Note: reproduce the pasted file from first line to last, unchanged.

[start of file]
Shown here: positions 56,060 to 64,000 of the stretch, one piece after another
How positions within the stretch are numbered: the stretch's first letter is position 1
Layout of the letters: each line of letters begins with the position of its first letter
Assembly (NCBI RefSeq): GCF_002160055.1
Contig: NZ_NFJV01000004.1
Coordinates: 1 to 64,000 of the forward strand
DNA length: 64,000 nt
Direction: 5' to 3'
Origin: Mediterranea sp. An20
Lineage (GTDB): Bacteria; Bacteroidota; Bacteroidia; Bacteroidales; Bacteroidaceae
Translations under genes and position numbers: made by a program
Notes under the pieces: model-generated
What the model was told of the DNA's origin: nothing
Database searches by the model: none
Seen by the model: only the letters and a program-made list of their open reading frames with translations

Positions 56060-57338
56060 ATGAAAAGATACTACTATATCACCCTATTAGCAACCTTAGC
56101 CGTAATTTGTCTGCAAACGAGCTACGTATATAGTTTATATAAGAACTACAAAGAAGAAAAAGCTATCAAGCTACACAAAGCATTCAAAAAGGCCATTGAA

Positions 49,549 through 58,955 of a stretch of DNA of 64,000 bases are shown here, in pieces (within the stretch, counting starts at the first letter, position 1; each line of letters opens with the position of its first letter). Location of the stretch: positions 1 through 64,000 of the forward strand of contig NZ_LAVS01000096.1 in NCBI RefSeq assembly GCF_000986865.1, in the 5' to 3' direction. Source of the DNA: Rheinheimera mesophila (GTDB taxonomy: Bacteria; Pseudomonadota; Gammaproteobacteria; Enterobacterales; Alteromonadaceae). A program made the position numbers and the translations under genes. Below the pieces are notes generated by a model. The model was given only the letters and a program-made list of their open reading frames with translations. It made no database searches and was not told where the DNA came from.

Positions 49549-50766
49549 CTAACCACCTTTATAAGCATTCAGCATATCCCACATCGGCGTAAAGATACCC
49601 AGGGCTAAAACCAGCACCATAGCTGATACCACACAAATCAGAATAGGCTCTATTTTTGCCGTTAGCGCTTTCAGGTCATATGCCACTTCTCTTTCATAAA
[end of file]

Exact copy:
Shown here: positions 56,060 to 64,000 of the stretch, one piece after another
How positions within the stretch are numbered: the stretch's first letter is position 1
Layout of the letters: each line of letters begins with the position of its first letter
Assembly (NCBI RefSeq): GCF_002160055.1
Contig: NZ_NFJV01000004.1
Coordinates: 1 to 64,000 of the forward strand
DNA length: 64,000 nt
Direction: 5' to 3'
Origin: Mediterranea sp. An20
Lineage (GTDB): Bacteria; Bacteroidota; Bacteroidia; Bacteroidales; Bacteroidaceae
Translations under genes and position numbers: made by a program
Notes under the pieces: model-generated
What the model was told of the DNA's origin: nothing
Database searches by the model: none
Seen by the model: only the letters and a program-made list of their open reading frames with translations

Positions 56060-57338
56060 ATGAAAAGATACTACTATATCACCCTATTAGCAACCTTAGC
56101 CGTAATTTGTCTGCAAACGAGCTACGTATATAGTTTATATAAGAACTACAAAGAAGAAAAAGCTATCAAGCTACACAAAGCATTCAAAAAGGCCATTGAA

Positions 49,549 through 58,955 of a stretch of DNA of 64,000 bases are shown here, in pieces (within the stretch, counting starts at the first letter, position 1; each line of letters opens with the position of its first letter). Location of the stretch: positions 1 through 64,000 of the forward strand of contig NZ_LAVS01000096.1 in NCBI RefSeq assembly GCF_000986865.1, in the 5' to 3' direction. Source of the DNA: Rheinheimera mesophila (GTDB taxonomy: Bacteria; Pseudomonadota; Gammaproteobacteria; Enterobacterales; Alteromonadaceae). A program made the position numbers and the translations under genes. Below the pieces are notes generated by a model. The model was given only the letters and a program-made list of their open reading frames with translations. It made no database searches and was not told where the DNA came from.

Positions 49549-50766
49549 CTAACCACCTTTATAAGCATTCAGCATATCCCACATCGGCGTAAAGATACCC
49601 AGGGCTAAAACCAGCACCATAGCTGATACCACACAAATCAGAATAGGCTCTATTTTTGCCGTTAGCGCTTTCAGGTCATATGCCACTTCTCTTTCATAAA